Search is on for new leaders in journalism's upper echelons
Publish- January 31, 2021, 10:38 PM
AP/UNB - AP/UNB
Marty Baron, former editor of The Boston Globe, walks the red carpet as he attends the Boston area premiere of the film "Spotlight" in Brookline, Mass. on Oct. 28, 2015. Photo: AP
The “help wanted” list for top management jobs in journalism is suddenly getting very long.
Searches for new leaders at brand names like The Washington Post, ABC News and the Los Angeles Times are coming at a time of rapid change in the news industry and increased attention paid to diversity in decision-making roles.
The two latest openings came this week when Marty Baron, the executive editor who transformed the Post over the past eight years, and ABC News President James Goldston both said they will step down over the next two months.
The Los Angeles Times is further along in its search for a successor to Executive Editor Norman Pearlstine. The Reuters news agency is looking to replace its editor-in-chief, Stephen Adler, who is retiring on April 1. HuffPost and Vox Media need leaders, too.
Dean Baquet, executive editor of The New York Times, is the subject of speculation, both because his job is the golden ring of journalism and he’s 64 years old. By tradition, the Times’ top editor steps down before reaching 66.
CNN chief Jeff Zucker, whose name was frequently invoked by former President Donald Trump during his administration's battles with the media, is expected to announce soon whether or not he will move on.
Both Baron and Goldston cited the end of an intense election cycle and its exhaustive pace of news as a natural time to turn the page.
“It’s burnout on steroids,” said Joel Kaplan, associate dean for professional graduate studies at Syracuse University’s Newhouse School of Public Communications.
The moves offer news organizations a chance to anoint a new generation of leaders at a time the businesses need to be nimble and, following a reckoning brought on partly by society's reaction to George Floyd's death last spring, mindful of having a staff and stories that reflect their communities.
“What we're going to have to do is really look at a lot of people who aren't the usual suspects,” said Jill Geisler, an expert on media leadership at Loyola University of Chicago's communication school.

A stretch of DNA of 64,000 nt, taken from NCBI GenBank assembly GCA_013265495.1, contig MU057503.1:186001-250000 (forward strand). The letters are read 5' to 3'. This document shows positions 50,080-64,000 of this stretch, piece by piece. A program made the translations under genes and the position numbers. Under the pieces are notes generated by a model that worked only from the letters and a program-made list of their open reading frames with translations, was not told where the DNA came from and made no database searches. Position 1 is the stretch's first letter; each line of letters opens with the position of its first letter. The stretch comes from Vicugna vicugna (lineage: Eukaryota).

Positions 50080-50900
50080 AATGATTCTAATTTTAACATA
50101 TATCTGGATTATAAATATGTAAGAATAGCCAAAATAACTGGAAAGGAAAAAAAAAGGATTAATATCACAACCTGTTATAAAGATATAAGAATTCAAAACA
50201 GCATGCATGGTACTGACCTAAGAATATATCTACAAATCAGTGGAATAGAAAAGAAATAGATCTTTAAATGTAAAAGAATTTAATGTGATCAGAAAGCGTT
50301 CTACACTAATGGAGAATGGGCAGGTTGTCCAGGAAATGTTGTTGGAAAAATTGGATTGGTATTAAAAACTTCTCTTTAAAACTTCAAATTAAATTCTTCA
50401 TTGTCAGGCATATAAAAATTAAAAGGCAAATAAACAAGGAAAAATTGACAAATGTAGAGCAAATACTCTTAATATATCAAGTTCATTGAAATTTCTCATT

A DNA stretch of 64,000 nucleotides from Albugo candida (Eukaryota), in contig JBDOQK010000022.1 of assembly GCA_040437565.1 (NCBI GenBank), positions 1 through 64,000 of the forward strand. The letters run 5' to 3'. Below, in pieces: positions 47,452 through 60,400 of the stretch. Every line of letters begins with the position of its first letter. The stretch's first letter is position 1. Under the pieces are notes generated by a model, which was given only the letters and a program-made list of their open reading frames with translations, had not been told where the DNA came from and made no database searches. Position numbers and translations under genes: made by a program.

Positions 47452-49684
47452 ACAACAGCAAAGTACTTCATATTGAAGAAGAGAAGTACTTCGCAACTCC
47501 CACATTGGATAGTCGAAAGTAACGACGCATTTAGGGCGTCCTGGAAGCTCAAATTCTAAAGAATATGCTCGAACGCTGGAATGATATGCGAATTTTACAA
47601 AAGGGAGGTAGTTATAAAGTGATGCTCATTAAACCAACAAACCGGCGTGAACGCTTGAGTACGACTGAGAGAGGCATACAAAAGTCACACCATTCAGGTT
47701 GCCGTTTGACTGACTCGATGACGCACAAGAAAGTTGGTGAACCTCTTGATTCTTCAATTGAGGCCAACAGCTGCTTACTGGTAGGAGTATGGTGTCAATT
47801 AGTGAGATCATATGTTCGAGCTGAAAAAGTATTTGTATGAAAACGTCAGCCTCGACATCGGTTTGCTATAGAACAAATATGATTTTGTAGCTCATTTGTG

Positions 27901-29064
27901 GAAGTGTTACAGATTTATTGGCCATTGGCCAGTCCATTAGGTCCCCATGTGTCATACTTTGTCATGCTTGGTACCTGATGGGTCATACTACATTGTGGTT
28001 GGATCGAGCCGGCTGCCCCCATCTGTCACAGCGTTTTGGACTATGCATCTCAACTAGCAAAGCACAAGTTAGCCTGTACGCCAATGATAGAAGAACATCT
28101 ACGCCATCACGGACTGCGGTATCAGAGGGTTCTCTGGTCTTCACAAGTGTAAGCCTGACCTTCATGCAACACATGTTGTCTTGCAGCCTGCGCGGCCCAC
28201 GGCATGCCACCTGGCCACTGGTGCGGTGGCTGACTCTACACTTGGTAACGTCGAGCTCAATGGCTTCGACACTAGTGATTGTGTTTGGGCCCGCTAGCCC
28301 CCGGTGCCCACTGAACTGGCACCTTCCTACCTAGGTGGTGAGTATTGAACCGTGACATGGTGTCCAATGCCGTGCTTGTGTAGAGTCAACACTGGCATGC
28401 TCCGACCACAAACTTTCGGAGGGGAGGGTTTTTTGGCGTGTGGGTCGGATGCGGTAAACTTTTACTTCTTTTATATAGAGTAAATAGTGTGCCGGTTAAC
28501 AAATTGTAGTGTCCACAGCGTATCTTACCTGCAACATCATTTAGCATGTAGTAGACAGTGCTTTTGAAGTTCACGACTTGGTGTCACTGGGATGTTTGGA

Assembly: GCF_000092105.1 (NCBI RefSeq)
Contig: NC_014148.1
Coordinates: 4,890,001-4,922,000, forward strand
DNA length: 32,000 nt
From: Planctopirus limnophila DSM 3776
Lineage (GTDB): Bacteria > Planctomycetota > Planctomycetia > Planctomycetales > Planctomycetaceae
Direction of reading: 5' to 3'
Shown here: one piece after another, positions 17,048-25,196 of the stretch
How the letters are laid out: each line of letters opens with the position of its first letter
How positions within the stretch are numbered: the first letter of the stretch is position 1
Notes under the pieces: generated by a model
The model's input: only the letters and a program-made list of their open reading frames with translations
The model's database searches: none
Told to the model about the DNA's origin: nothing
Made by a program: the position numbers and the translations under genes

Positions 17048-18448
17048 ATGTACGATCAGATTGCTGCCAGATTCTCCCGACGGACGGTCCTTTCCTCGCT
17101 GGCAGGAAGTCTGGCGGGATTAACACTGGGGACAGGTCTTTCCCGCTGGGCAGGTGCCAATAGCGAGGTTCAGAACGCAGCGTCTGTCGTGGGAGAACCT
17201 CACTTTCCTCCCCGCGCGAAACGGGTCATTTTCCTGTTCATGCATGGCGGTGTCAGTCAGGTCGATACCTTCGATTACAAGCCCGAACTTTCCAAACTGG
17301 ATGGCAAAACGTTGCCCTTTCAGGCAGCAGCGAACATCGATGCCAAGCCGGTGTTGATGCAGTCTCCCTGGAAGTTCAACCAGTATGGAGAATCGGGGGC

Diversity issues have roiled several news organizations in the past year. The Los Angeles Times publicly came to terms with both how the paper historically fed into the city's racism with its coverage, and how it still lacked minority writers and managers.
The Washington Post named Krissah Thompson the newspaper's first managing editor for diversity and inclusion. The Philadelphia Inquirer's top editor resigned after many staff members were angered by a headline over a story about post-Floyd unrest.
This past week, CBS put two executives on administrative leave to investigate charges of intolerance to minorities and women at some of its local news operations. A blemish on Goldston's record was the dismissal of an ABC talent relations executive who made racially insensitive remarks.
With that backdrop, “one of these companies might want to make a statement,” said Richard Prince, who blogs about minority issues in the news industry.
One was already made in December when longtime MSNBC President Phil Griffin stepped down and was replaced by Rashida Jones, a Black woman who has moved up the ranks at NBC News.
Kevin Merida, a senior vice president at ESPN and former Washington Post editor, is a name on many lists as a potential hire.
There's been quiet progress at smaller news outlets. Just this month, Manny Garcia was named editor of the Austin American-Statesman and David Ng head of the Providence Journal newsroom.
The news organizations looking for leaders are far more complex than they used to be. Baron's Post has nearly double the employees it had when he started eight years ago, with a robust video unit and data journalism. Goldston's successor won't just supervise “World News Tonight,” but “The View” and the FiveThirtyEight blog, too.
Three issues that created unwelcome headlines for Baquet within the past two months were ones few of his predecessors could have conceived of.
The Times had to admit it couldn't vouch for the central character in an award-winning podcast that its audio unit produced, said it disciplined a reporter for using a racial slur at a Times-sponsored meeting for students and ended the contract of an editor who tweeted she had “chills” seeing Joe Biden's plane land.
“Is it any wonder some of these editors would want to throw up their hands and say it’s time to retire?” Kaplan said.
The news industry's financial troubles over the past two decades has thinned the usual pipeline of leaders, Geisler said. The best new ones may be found in unusual places, or not have high profiles because they've been keeping their heads down and working.
New leaders will have to demonstrate they are sensitive to inclusion goals, responsive to their staffs and able to inspire those who work for them to produce great journalism, she said.
“You are going to want to have employees having a greater say than ever before in these decisions,” she said. “The leaders are going to be vetted, almost like crowd-sourcing.”